“The face of fear has neither eyes nor ears. It is blind and deaf to all but its own terrors.” (Victor Kelleher)
What to make of the astonishing online outrage to a seemingly innocuous internal message at Galaxy Macau over the weekend?
The message, sent by an employee of Galaxy Macau on Friday, requested volunteers between the hours of 10 a.m. and 5 p.m. on both Saturday and Sunday to “help clean up the Grand Resort Deck so it can be reopened to the public as soon as possible.”
The public saw this as a substitute for the street cleaning operations of countless other companies and associations in the city. They jumped to the conclusion that the resort operator was putting its swimming pool first and the city second.
Under the banner of ‘corporate social responsibility’ – or public relations for those of us who can’t tell the difference – netizens condemned the gaming operator for its mercenary cruelty, using adjectives such as “heartless” and “unscrupulous.”
Some took great offence to this ‘business as usual’ message, regarding it as a callous response to the most devastating and lethal meteorological disaster to strike the city in recorded history.
But this act of internet vigilantism also had no regard for the facts. Nobody cared that the operator had conducted its own disaster relief operations days earlier. The mob had reached a verdict and they had found Galaxy guilty.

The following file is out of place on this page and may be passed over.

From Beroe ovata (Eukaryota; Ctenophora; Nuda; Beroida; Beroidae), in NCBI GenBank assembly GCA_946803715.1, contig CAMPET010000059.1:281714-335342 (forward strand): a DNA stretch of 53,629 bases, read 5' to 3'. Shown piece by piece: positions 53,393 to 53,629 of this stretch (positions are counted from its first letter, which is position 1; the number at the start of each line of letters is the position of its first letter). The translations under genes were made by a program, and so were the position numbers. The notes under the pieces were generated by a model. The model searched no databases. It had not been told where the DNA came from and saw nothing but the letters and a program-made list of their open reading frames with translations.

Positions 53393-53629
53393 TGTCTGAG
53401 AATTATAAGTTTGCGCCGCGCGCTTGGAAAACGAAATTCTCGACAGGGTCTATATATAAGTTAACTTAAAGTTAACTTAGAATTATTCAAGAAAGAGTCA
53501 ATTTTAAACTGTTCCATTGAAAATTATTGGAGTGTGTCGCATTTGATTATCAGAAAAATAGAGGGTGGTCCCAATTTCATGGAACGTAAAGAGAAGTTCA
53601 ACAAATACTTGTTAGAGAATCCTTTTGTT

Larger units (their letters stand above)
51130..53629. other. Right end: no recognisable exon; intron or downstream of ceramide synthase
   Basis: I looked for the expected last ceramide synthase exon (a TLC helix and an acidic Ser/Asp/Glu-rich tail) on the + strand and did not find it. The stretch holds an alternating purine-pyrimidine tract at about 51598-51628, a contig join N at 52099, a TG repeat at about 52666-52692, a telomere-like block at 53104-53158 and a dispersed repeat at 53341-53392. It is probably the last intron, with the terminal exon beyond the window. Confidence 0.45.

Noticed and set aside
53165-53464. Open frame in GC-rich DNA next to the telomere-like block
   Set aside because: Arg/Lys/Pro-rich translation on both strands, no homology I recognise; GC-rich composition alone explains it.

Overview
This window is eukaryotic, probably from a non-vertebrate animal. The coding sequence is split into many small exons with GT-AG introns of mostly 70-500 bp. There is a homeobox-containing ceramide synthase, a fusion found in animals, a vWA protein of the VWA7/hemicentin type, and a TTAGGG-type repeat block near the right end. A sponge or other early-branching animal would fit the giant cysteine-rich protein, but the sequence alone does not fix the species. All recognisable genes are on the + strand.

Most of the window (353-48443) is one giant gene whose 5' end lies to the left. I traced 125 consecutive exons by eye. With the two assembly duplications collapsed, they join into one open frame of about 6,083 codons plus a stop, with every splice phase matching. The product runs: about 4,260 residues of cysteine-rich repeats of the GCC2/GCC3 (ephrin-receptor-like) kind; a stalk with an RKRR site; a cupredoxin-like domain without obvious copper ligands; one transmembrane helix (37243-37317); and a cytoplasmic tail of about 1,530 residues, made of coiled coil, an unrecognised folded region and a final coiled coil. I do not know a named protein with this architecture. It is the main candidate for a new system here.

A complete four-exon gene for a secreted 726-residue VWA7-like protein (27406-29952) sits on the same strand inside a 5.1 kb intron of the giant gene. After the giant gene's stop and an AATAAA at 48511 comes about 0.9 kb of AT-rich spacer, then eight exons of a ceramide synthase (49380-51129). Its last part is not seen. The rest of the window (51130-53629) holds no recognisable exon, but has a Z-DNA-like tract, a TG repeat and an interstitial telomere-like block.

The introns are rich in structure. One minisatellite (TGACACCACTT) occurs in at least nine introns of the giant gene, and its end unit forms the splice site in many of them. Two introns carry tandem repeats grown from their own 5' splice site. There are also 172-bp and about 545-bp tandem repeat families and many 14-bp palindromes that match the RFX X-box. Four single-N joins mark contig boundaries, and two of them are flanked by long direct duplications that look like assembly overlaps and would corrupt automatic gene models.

It took all of about 24 hours for Galaxy Macau’s six-year-old social media page to be reduced to rubble.
The public’s reaction caused a five-star rating system on Galaxy Macau’s Facebook page to plummet from an average of 4.8 stars to 1.0, the lowest possible score on the social media platform. To achieve this, not only did about 8,000 reviews have to be removed by their authors in a matter of hours (leaving just 90 or so remaining!), but also some 27,000 negative reviews had to be posted at the same time.
Something is suspicious about the whole ordeal. The coordination involved here and the sense of unanimity suggests that this attack might not be as innocent as it seems.
And next on the mob’s hit list appears to be Pacha Macau after an online rumor surfaced yesterday about an “offensive statement” concerning Typhoon Hato. Whether there is any truth to it is too early to tell, but a statement has already been issued denying that it represents the views of the company.
And what about Sands China? Will they be boycotted because of shift-scheduling allegations against some of their properties that may have resulted in some employees working too many hours?
People are understandably upset by the events that unfolded last week and in the absence of real political accountability, scapegoating is to be expected.
But the mood of Macau netizens, in their zealous reaction to anything they find offensive, is creating a highly repressive atmosphere where people are afraid to speak out lest they, or their company, become the victim of online harassment.
The mob rules with the heart and has no regard for facts. That’s why ‘mob justice’ is not a type of justice; it is a distortion of it.